Draft letter to Universities UK about the Times Higher Education’s ‘Exam Howlers’ competition
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Dear Dame Julia,
and the executive heads of the higher education institutions of the United Kingdom,
We are writing you regarding the yearly invitation by Times Higher Education for lecturers to submit “exam howlers”, for a competition in which the winning submission (i.e., the lecturer submitting the “funniest” student error) is awarded a magnum of champagne. A selection of submissions is published online and in print. For a number of years, Times Higher Education has reported the item was the most viewed item on its website; the cited “exam howlers” have been reported and cited in the national press, including the Telegraph and the Daily Mail. We believe it is incumbent upon you to make a statement about this practice as the current situation is unclear and potentially breaches existing university rules, both formal and informal.
Proponents of the practice of publishing anonymized “exam howlers” claim that it is harmless fun, and that it is a healthy way to let off steam during grading. Opponents of the practice argue that it undermines trust between tutors and students, that it breeds an unhealthy atmosphere where “punching down” is seen as acceptable among teaching staff, that it disregards the fact that errors can be caused not only by stress but also by disability, and that there is no real anonymization when submitters of the howlers are identified by name and affiliation, and students can hypothetically self-identify. We believe it is self-evident that there should be no place for the public sharing of students’ mistakes in educational establishments that value dignity in the relationship between educators and students. As the ‘Guideline to Dignity at Brunel’, of this year’s “winner” Brunel University West London, states on its cover page: “Dignity is the state of being worthy of honour and respect.” If we are truly committed to fostering a learning environment which is accessible and respectful, is there really space for a practice which endangers trust relations through smug superiority, has a potential to harm students with learning disabilities through mocking bullying, and to undermine the self-confidence needed in learning processes?
While having theoretical significance, however, discussion of the merits of the practice carries limited practical consequence, as it is already implicitly banned by many universities’ examination regulations. Particularly relevant are those regulations relating to intellectual property and to the confidentiality with which examination scripts should be treated. Is it permitted for tutors to share excerpts from students’ work without their permission, with the aim of publication? Several universities, including this years’ winner, Brunel, explicitly confirm students’ intellectual property over their own work in their regulations. And with what level of discretion should exam scripts be handled? Many universities’ examination regulations specify their confidential nature. Thus, to give a few examples, the University of Oxford states that examination scripts are ‘strictly confidential and in no circumstances may be shown to or discussed with anyone other than examiners or properly appointed assessors’; the Open University stipulates that ‘all information you [i.e. students] give in assignments is regarded as confidential to you, your tutor or practice assessor, and the University, and won’t be divulged to anyone outside the University’; Ulster University urges that ‘staff should ensure confidentiality at all times’; King’s College London states that ‘scripts … are confidential’; Canterbury Christ Church University refers to exam scripts as ‘particularly confidential’. Nevertheless, each of these universities have been cited as sources of entries in the Times Higher Education exam howlers “competition” in recent years, and in one case a competition “winner”, a lecturer at Canterbury Christ Church University, even boasts of that accomplishment on their university staff profile; the victory was also announced in the University’s magazine, ‘Inspire’.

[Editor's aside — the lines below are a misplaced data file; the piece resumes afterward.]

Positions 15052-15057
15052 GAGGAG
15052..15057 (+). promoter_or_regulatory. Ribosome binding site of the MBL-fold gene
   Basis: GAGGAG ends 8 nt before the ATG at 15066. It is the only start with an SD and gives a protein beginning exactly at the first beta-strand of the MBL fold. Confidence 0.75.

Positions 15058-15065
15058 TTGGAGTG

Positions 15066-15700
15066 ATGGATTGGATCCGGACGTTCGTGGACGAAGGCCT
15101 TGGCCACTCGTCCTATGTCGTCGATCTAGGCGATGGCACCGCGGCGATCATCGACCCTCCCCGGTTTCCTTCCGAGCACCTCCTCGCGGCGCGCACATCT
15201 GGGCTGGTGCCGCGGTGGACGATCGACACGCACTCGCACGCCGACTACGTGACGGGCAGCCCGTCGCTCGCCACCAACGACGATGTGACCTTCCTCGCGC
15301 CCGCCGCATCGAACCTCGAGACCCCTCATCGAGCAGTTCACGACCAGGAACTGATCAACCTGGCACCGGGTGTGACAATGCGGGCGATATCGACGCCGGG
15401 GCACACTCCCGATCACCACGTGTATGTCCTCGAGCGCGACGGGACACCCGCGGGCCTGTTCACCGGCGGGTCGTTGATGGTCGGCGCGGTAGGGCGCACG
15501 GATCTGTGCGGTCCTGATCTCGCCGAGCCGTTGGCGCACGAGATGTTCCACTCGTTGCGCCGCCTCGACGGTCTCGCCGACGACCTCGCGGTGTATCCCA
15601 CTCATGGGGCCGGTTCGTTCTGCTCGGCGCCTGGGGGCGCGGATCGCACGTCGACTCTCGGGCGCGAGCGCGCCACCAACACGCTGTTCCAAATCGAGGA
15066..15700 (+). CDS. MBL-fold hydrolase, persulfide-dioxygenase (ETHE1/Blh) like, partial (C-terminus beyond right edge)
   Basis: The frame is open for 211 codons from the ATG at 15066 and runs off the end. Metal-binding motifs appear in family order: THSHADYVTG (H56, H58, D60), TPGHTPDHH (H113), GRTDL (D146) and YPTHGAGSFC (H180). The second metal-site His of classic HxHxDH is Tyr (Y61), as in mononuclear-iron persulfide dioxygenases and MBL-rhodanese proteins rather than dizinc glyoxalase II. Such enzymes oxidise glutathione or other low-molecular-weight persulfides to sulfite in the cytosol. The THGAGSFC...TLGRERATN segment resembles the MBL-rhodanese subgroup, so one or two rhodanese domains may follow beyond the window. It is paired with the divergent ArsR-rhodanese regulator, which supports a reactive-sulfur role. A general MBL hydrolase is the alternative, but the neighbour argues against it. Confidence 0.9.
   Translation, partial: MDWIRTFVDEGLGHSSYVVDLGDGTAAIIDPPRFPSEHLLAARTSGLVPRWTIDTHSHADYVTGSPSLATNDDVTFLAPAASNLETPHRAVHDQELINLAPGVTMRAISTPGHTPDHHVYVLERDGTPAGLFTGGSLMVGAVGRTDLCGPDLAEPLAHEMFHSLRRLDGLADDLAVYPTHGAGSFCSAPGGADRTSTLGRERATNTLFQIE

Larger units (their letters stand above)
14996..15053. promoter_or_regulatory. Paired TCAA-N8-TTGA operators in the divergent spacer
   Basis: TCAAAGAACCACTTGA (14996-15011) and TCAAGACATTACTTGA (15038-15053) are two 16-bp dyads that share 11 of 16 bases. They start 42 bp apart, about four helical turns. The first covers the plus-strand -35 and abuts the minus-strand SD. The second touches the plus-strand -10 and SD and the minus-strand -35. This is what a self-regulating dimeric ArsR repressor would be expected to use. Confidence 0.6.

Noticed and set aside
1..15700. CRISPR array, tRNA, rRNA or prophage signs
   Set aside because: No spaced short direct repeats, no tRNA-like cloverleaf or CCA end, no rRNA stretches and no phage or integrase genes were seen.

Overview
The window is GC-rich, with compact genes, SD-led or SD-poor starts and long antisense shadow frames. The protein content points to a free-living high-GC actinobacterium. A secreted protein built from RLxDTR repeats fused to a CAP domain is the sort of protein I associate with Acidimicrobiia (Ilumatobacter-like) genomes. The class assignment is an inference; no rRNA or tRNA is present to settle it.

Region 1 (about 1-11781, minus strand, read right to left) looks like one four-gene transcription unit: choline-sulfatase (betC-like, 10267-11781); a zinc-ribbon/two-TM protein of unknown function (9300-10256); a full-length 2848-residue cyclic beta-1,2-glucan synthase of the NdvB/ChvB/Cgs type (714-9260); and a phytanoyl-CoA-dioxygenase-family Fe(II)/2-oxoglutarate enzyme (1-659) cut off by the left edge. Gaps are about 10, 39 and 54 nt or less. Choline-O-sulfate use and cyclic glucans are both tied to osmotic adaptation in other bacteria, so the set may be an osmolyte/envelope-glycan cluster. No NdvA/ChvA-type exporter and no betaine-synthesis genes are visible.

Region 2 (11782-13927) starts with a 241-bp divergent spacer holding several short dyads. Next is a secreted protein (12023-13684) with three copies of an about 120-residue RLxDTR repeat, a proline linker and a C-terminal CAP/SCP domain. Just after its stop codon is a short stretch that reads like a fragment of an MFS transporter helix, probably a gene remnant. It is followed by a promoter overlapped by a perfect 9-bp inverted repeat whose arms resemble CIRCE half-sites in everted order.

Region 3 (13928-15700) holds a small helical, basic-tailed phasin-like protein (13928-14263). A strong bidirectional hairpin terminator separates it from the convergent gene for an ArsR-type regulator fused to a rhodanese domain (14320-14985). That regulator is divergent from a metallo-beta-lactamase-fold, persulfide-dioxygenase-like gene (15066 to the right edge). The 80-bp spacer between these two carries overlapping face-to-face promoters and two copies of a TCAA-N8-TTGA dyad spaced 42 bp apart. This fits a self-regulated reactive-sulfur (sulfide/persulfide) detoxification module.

Not only does it harm student/teacher trust and breach regulations, the practice also puts lecturers at risk. In the current situation, lecturers submitting “exam howlers” as entries in the yearly Times Higher Education competition risk falling foul of their institutions written or unwritten rules concerning the handling of examination scripts. Such transgressions have in the past been condoned (and as we hear from reports in some institutions apparently even encouraged), with only occasional repercussions when a lecturer was felt to have gone too far, and embarrassed the institution, as in the widely reported case of a lecturer at Nottingham University who evidently crossed that unspoken line; obviously, it will never be the publication or the university that receives punishment, but always only the individual (and, in all likelihood, contingent) academic employee.
We therefore believe it is pertinent both for the well-being of educators throughout the higher education sector, and for the relation between students and teachers, that you as executive heads of the universities of the United Kingdom, once and for all clarify the universities’ position, with a clear statement of your position on the treatment of exam scripts, and the sharing of students’ errors for entertainment.
With kindest regards,